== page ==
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Which of the following is more natural?

  • Your job is to check products for defects.

  • Your job is to spot defective goods.

I'd appreciate your help.

  • Why do you suppose that one or the other is the more natural of the two? – Tᴚoɯɐuo Apr 21 '18 at 11:20
  • I suspect "check products for defects" is the expression typically used in manufacturing. – Apollyon Apr 21 '18 at 11:21
  • Would that make it more "natural", or less "natural"? Are you wanting to know whether "spot" is too informal for a formal job description, say? – Tᴚoɯɐuo Apr 21 '18 at 11:21
  • Yes. Also, is "defective" a bit too formal to go with "spot" (if the latter is indeed informal)? Is "spot" natural in a job description? – Apollyon Apr 21 '18 at 12:38
  • spot is a colloquialism, so that if your intention is to write a formal job description, it should not be used. job is also something of a colloquialism too. Corporate HR might word the description as follows: The primary responsibility of this position is to examine products coming off the production line for manufacturing defects. The holder of the position might describe his job to a friend by saying My job is to spot defects. – Tᴚoɯɐuo Apr 21 '18 at 16:07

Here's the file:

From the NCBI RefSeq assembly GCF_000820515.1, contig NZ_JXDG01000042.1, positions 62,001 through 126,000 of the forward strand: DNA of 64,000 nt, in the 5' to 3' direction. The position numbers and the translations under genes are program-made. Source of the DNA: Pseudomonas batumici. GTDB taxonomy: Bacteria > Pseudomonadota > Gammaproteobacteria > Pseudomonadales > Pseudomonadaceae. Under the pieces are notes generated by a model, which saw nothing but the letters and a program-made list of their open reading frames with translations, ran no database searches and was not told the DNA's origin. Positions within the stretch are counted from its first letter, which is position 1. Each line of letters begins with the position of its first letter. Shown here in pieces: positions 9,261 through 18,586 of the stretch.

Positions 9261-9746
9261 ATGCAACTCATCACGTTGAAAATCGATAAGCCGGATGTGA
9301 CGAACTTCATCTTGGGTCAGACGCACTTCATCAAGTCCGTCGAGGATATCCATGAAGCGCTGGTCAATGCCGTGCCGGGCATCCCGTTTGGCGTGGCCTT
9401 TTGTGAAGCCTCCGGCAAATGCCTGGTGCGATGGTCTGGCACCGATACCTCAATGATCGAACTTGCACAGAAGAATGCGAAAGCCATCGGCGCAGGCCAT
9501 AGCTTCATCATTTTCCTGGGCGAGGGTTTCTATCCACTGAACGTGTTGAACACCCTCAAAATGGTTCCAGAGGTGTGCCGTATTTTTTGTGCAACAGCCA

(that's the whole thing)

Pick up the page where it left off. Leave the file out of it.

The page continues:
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Both sentences are "natural", but they are not equally useful.

It is normal to have a situation where somebody takes each "object" and studies it in order to find defects. Therefore the following actually has a practical purpose:

Your job is to check products for defects.

However, "to spot" is more likely a passive process: you just sit comfortably and look from a distance. If you happen to see a defect, report it. Therefore, there is a high chance to release products as defect-less, while they actually have defects - you just did not spot them.

So your second sentence is correct and sounds "natural", but it has no practical purpose - actually, if you use it in a business, you may be in for some serious trouble.

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Either could be used:

"Check goods" suggest a process of taking each item and checking it, in quite a structured way.

"Spot" suggests a less structured approach, searching for defects in multiple ways.

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